Sex isn’t an easy topic to talk about for many people, but it’s an important one.
The term ‘sex drive’ or ‘libido’ refers to your physical interest in sex. And before you look at how to improve your libido, you need to understand where your sex drive comes from, and what normal actually looks like for you. Not everyone has a highly active sex life all the time!
To understand the topic a bit better, we asked Naturopath Jess Milford what a normal sex drive is.
Her reply might surprise you. “There's really no such thing as a ‘normal’ libido,” she told us. “Your sex drive comes from your hormones, and everybody has a unique combination of those. If your levels of oestrogen, progesterone or testosterone are too low or too high, it will usually impact your libido.”
How do you know if your sex drive is normal?
Jess went on to say that the best way to understand your libido is to deliberately tune into your body. Don’t just pay attention to your mind. If you’re mentally keen but your body isn’t responding the way you’d like it to, there could be a problem worth investigating.
“It's really important to understand what your normal libido is, so you can identify whether there are any fluctuations – either higher or lower. It’s very normal for different people to have different baselines.”
“Not surprisingly, suffering from illness or stress will lower your libido.” says Jess.
The most common causes of decreased libido
Figuring out what’s causing low libido can be tricky. Jess recommends first looking at your sleep, stress levels and exercise habits.
“Regular exercise combined with quality rest are the best contributors to a higher sex drive. Optimal health puts your sex drive at its peak. Not surprisingly, suffering from illness or stress will lower your libido.”
Common reasons for low sex drive (in everyone – men, women and non-binary people) include:
- anxiety or low mood
- painful sex
- problems with arousal
- chronic illness or disease
- low self-esteem
- high stress levels
- past negative sexual experiences
- relationship conflict
- poor body image
- too little or too much exercise
Jess adds that other causes of low sex drive in women can include contraceptive medication, pregnancy, breastfeeding and menopause.
In short, there are several potential causes of decreased libido. So it’s worth looking at your overall physical health, sexual health, lifestyle and relationships to figure out why your libido may be low and how to improve it.
Simple ways to boost your libido
We all lead busy lives, which can start to take its toll on our bodies. Jess suggests making time for mindfulness – the practice of focussing on what’s happening now – to help calm your nervous system. This can improve mental health, which may, in turn, improve your libido.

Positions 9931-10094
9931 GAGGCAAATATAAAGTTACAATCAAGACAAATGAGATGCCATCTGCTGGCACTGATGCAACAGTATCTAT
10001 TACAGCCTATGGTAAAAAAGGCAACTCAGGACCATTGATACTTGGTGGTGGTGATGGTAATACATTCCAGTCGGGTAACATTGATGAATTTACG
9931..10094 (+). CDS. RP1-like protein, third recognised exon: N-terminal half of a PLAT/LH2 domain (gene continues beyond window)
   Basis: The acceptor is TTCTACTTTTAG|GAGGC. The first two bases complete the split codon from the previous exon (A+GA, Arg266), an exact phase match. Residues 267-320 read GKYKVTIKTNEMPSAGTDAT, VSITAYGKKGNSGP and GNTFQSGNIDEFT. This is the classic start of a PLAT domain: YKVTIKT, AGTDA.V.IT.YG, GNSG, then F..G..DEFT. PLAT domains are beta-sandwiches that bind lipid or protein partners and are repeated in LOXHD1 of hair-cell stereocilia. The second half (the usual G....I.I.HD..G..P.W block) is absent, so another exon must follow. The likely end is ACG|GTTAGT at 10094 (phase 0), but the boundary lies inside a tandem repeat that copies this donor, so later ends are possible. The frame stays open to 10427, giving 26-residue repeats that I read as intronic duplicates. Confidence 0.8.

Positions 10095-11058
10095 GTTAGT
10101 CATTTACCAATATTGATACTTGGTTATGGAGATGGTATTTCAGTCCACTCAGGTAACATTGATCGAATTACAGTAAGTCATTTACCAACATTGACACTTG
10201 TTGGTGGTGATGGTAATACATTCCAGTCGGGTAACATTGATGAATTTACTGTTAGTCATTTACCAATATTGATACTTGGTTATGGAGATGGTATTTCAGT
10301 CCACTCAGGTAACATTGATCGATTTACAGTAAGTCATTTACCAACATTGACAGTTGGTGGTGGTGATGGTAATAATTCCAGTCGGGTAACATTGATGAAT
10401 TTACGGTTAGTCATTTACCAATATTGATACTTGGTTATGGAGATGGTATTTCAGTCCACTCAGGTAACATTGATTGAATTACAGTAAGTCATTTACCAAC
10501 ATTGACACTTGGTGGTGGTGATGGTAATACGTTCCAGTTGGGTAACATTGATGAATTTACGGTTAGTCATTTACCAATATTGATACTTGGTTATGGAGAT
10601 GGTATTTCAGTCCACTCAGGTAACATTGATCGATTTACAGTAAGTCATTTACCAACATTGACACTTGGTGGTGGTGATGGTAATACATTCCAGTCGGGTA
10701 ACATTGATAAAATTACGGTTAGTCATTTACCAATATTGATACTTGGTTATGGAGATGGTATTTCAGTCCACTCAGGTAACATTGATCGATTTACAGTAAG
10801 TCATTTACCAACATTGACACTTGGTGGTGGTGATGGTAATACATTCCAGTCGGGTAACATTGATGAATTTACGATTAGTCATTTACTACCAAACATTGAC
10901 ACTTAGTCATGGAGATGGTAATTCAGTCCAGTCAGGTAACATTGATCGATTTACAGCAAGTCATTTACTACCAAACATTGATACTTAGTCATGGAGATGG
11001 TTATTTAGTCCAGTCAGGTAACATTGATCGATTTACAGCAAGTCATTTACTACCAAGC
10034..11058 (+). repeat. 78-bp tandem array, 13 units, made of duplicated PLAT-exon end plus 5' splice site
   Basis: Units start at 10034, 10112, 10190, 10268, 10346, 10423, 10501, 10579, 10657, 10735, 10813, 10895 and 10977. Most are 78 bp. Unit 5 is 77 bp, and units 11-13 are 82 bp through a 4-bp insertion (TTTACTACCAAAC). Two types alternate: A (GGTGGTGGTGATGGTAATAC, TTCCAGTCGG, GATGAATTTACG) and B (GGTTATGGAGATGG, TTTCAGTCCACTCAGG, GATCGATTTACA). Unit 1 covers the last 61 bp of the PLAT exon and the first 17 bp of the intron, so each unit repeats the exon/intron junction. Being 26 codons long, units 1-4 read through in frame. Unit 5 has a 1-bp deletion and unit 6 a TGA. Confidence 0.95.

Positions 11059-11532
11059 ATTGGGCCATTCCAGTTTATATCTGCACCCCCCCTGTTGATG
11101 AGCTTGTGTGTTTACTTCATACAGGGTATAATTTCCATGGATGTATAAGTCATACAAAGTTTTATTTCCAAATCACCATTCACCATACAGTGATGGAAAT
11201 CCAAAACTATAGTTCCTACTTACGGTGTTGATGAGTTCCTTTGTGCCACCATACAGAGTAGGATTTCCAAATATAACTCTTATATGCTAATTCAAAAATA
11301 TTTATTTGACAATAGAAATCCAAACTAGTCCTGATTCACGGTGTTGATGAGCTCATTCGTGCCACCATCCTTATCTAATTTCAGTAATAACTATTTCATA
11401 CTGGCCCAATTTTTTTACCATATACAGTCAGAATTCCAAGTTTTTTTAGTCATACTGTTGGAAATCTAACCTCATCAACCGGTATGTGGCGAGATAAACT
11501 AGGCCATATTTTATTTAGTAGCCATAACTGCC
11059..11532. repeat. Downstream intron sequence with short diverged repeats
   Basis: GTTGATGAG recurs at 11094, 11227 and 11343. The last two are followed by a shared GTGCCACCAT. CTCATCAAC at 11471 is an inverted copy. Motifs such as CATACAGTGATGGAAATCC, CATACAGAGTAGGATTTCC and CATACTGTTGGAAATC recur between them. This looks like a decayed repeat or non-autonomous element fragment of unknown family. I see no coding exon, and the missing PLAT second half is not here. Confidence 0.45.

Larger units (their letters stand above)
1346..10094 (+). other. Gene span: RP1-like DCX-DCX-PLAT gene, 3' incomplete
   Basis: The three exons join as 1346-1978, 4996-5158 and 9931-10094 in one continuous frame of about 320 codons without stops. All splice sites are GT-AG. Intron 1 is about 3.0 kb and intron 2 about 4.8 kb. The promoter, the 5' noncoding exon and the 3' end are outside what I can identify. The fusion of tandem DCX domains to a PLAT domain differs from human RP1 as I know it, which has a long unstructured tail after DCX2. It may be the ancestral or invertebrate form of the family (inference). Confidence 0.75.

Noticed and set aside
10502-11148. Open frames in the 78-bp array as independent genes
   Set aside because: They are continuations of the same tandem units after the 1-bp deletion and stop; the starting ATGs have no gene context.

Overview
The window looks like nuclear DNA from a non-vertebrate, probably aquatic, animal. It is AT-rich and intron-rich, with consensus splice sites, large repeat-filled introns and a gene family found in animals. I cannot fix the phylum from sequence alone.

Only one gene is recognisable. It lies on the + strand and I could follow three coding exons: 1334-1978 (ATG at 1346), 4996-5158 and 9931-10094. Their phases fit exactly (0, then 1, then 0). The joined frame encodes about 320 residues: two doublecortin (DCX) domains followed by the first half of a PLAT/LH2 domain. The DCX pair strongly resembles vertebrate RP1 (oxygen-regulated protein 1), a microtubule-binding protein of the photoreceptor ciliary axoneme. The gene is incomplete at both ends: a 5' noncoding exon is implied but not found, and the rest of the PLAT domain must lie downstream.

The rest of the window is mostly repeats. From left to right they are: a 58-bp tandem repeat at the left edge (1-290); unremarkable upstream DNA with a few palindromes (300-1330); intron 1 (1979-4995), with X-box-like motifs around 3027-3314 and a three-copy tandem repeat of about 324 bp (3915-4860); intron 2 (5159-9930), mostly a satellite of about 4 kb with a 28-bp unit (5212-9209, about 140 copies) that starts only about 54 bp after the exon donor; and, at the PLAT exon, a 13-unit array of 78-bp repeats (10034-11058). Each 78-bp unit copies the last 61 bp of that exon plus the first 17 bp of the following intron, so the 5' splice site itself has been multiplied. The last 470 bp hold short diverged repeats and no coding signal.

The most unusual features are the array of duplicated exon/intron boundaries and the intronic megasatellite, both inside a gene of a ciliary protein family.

“Even if it's just five minutes, twice a day, sit with your eyes closed and just concentrate on breathing in and out. You can also try a rhythmic breathing pattern, such as inhaling for a count of four, holding for four and then exhaling for four.”
Eat a healthy diet
A nutritious wholefood diet can also help to balance your hormones. Start by reducing the number of highly processed foods you eat, and bring better foods into your diet instead.
Jess also recommends monitoring how much water you’re drinking. Dehydration is a common cause of headaches – an instant mood killer.
Jess suggests making time for mindfulness - practice what’s happening now to help your nervous system.
When to consult a practitioner about your sex drive
If you’ve tried changing your lifestyle but still feel like your libido’s too low, you should consider consulting a professional. You may need to get a naturopath or GP to check your hormones which also affect your sex drive and moods.
Or, if you think the problem is more about what’s in your head, consider speaking to a sex therapist.
Either way, don’t be afraid to reach out for help.
You deserve a libido you’re happy with
Struggling with low libido can reduce your overall happiness. That’s because sexual connection is part of a positive relationship for many people. Physical touch, after all, is one of the five love languages.
And positive relationships are important for our health – in fact, they’re one of our basic human needs. So if you’re not happy with your libido, it’s important to figure out why, and (where possible) prioritise making changes to improve it.
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Jessica Milroy is a Naturopath who combines evidence-based functional medicine with a range of complementary therapies and lifestyle supportive strategies to find and treat the root cause of an illness, empowering her clients to be well in the process.
Reviewed by the healthylife Advisory Board June 2021